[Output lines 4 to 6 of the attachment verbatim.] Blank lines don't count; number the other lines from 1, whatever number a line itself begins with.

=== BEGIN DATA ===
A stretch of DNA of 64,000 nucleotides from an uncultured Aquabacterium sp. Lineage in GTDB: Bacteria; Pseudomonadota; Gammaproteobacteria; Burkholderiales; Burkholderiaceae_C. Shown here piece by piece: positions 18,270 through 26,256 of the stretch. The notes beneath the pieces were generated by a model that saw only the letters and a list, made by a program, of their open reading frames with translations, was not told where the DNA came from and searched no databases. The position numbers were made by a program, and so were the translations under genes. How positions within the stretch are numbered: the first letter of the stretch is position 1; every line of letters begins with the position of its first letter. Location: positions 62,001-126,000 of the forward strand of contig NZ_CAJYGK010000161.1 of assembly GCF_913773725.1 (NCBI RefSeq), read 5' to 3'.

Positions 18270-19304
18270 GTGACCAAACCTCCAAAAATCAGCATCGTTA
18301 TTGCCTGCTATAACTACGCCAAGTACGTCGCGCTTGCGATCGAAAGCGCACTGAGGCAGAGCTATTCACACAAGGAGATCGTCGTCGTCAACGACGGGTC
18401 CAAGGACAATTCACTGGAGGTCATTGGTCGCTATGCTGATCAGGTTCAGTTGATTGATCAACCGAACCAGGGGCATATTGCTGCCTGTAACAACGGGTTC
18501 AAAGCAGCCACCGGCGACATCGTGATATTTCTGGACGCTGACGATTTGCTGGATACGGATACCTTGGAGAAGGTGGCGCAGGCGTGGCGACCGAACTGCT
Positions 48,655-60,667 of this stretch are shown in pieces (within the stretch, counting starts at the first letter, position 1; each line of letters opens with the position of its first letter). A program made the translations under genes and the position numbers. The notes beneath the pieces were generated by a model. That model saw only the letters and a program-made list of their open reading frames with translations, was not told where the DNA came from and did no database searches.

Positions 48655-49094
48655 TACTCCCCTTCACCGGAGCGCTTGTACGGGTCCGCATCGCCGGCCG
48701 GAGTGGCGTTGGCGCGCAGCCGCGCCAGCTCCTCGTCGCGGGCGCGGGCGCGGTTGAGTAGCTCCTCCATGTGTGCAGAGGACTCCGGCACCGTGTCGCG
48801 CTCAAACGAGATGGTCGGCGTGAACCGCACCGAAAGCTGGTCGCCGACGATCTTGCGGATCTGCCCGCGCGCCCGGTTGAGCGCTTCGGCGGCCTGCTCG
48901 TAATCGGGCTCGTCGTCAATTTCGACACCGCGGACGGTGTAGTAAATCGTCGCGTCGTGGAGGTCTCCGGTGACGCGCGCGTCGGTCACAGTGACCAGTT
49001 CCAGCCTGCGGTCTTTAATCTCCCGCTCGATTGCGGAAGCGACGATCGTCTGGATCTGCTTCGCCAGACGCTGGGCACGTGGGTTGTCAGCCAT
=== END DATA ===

18301 TTGCCTGCTATAACTACGCCAAGTACGTCGCGCTTGCGATCGAAAGCGCACTGAGGCAGAGCTATTCACACAAGGAGATCGTCGTCGTCAACGACGGGTC
18401 CAAGGACAATTCACTGGAGGTCATTGGTCGCTATGCTGATCAGGTTCAGTTGATTGATCAACCGAACCAGGGGCATATTGCTGCCTGTAACAACGGGTTC
18501 AAAGCAGCCACCGGCGACATCGTGATATTTCTGGACGCTGACGATTTGCTGGATACGGATACCTTGGAGAAGGTGGCGCAGGCGTGGCGACCGAACTGCT